'BEHIND THE IRON GATE': SURPLUS OF MEMORY, PLACE OF MEMORY, AND FORGETTING IN A CONTEMPORARY CITY (Za Zelazna Brama. Nadmiar pamieci, miejsce pamieci i zapominanie we wspolczesnym miescie)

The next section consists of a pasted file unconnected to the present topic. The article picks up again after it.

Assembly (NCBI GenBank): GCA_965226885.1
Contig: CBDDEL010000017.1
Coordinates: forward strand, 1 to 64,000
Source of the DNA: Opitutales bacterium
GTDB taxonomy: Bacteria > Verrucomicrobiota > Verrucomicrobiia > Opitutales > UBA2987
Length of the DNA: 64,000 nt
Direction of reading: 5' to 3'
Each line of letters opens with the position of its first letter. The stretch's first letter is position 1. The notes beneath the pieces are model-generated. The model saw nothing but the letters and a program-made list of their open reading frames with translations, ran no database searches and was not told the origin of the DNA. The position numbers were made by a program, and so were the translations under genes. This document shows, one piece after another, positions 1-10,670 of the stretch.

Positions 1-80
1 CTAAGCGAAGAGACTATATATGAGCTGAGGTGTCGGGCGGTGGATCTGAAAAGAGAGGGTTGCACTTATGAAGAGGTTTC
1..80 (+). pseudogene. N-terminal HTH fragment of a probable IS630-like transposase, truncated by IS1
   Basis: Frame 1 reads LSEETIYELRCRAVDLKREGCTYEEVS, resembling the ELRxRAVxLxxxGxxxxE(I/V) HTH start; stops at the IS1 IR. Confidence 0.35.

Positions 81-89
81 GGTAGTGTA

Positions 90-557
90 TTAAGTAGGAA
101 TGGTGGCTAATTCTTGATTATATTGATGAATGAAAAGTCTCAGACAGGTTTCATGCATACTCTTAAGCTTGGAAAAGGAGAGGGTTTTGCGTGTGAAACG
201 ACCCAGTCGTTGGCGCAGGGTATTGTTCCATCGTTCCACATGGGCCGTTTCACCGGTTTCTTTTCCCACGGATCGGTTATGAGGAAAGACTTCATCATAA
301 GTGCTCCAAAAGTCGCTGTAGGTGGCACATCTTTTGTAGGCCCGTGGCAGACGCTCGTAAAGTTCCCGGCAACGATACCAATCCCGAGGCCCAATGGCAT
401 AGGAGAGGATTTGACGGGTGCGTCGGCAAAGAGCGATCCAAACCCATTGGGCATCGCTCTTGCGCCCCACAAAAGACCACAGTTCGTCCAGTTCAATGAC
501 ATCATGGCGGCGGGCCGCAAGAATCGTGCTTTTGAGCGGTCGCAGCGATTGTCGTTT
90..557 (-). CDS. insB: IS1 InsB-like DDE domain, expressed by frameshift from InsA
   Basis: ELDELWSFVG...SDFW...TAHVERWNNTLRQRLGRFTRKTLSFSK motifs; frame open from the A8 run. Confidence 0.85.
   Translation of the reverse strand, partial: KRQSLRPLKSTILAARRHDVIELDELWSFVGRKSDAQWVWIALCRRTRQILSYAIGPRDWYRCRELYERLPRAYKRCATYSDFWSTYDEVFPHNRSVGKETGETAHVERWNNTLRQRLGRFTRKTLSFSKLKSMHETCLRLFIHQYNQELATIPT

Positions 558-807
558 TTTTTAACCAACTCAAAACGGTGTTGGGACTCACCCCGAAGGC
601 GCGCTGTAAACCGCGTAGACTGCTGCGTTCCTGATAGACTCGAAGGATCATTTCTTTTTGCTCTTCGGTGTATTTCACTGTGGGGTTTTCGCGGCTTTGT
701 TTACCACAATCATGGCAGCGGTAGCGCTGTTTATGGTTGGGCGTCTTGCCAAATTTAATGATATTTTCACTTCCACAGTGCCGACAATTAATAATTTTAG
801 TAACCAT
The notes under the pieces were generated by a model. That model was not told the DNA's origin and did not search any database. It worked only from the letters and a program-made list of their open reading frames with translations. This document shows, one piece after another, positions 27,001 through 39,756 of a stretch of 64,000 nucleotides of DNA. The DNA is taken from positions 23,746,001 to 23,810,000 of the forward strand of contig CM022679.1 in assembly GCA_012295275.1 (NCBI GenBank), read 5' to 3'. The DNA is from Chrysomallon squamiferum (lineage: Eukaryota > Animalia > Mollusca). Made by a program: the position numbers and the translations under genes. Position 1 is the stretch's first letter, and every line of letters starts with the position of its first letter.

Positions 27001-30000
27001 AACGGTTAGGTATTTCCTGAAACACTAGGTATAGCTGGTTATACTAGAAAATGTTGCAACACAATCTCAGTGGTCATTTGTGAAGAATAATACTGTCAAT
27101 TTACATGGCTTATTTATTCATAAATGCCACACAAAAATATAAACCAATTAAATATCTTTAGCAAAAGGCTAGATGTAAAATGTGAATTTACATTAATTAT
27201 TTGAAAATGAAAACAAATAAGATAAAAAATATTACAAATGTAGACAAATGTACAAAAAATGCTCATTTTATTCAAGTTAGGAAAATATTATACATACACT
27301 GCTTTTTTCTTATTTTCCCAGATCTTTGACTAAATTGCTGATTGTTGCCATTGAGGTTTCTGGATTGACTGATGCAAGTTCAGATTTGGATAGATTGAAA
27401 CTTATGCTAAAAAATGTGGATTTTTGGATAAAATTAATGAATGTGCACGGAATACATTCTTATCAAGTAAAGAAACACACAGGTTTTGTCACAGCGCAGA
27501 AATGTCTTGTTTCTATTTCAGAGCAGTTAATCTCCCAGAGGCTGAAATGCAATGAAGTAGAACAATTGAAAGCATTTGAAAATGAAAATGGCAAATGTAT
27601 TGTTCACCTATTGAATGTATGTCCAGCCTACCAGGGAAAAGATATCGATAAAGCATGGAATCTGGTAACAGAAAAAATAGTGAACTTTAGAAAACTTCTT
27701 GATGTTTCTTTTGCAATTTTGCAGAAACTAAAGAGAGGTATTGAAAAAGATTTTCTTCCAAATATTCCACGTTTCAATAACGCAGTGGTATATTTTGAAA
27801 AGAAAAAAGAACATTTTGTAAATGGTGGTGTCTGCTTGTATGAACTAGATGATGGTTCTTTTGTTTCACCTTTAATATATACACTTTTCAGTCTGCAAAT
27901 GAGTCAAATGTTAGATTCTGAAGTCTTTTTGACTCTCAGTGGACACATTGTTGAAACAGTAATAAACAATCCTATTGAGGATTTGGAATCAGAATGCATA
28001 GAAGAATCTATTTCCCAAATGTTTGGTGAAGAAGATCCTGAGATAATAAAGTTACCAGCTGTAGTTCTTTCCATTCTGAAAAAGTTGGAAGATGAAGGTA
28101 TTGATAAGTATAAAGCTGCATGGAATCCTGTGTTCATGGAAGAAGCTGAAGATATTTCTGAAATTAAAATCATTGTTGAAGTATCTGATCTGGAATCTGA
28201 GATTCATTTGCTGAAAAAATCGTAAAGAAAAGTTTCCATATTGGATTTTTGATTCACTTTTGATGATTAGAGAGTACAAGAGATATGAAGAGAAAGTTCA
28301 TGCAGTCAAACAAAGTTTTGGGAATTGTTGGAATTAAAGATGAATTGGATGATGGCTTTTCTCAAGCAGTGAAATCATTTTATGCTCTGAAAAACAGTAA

'Behind the Iron Gate' is the name of the massive-scale housing estate in the centre of Warsaw, consisting of 19 apartment blocks, 16 storeys each, designed by a team of Polish architects (Jan Furman, Jerzy Czyz, Jerzy Józefowicz, Andrzej Skopinski) between 1966-1970. This realisation has been interpreted as one of the far-reaching consequences of the Athens Charter which commited CIAM to a single type of urban housing, described as high, widely-spaced apartment blocks wherever the necessity of housing high density of population exists. In the 1970s, the Behind the Iron Gate housing estate was considered a symbol of Polish socialist prosperity. The principles of so-called modern rationalism - that is, 'Siedlungen' responding to the drastic housing shortage, and 'Existenzminimum' understood as the apartment for the minimal existence - became subject to a political propaganda which affected the post-war urbanism in Poland as the country behind the Iron Curtain. Since 1989, the Behind the Iron Gate area is one of the most active construction sites in the city, attracting foreign investments, and gradually shaped as a 'Warsaw Manhattan'. Former green zones and playgrounds now host parking lots, bank and insurance company buildings, business centers, and exclusive hotels. At the same time, the Behind the Iron Gate housing estate is a rather neglected part of the city; the pre-fabricated apartment blocks are often referred to as 'architecture on pension', 'slums' or even 'pathological substandards'. 'A Surplus of Memory' is the title of memoirs by Yitzhak 'Antek' Zuckerman, a member of the Jewish Fighting Organization Command, who took part in the Warsaw Ghetto Uprising. The Behind the Iron Gate housing estate was designed upon the field of ruins of the so-called 'small ghetto' liquidated in August 1942. On today's map of Warsaw, there are only few ruins in this highly built-up area that constitute the Jewish Route of Memory: a part of the ghetto wall, a gate, fragments of the original pavement and rails, and some pre-war 'memory places', such as the sites of non existing houses: of Isaac Bashevis Singer at Krochmalna street and of Icchok Lejbusz Perec at Ceglana (now Pereca street). Designed as a narrative walk along the contemporary streets and squares of the Behind the Iron Gate area, the paper examines the specificity of urban memory and questions the notion itself. Paul Ricoeur's description of the threefold, interpretative nature of the historiographical operation (as demonstrated in his 'Memory, History, Forgetting') is referred to the concrete urban site with its ambiguous character. Acknowledging the reciprocity of writing history and collecting memories, as well as the difference between the ontological question and the 'hauntological' description, the paper discusses the possibilities of historiographical and commemorative tasks of architecture. The Behind the Iron Gate area with its contemporary in-fills, socialist blocks and ruins, where architecture is not turned into a timeless monument or a museum-district, serves as an example of both the space of memory and the space of forgetting.
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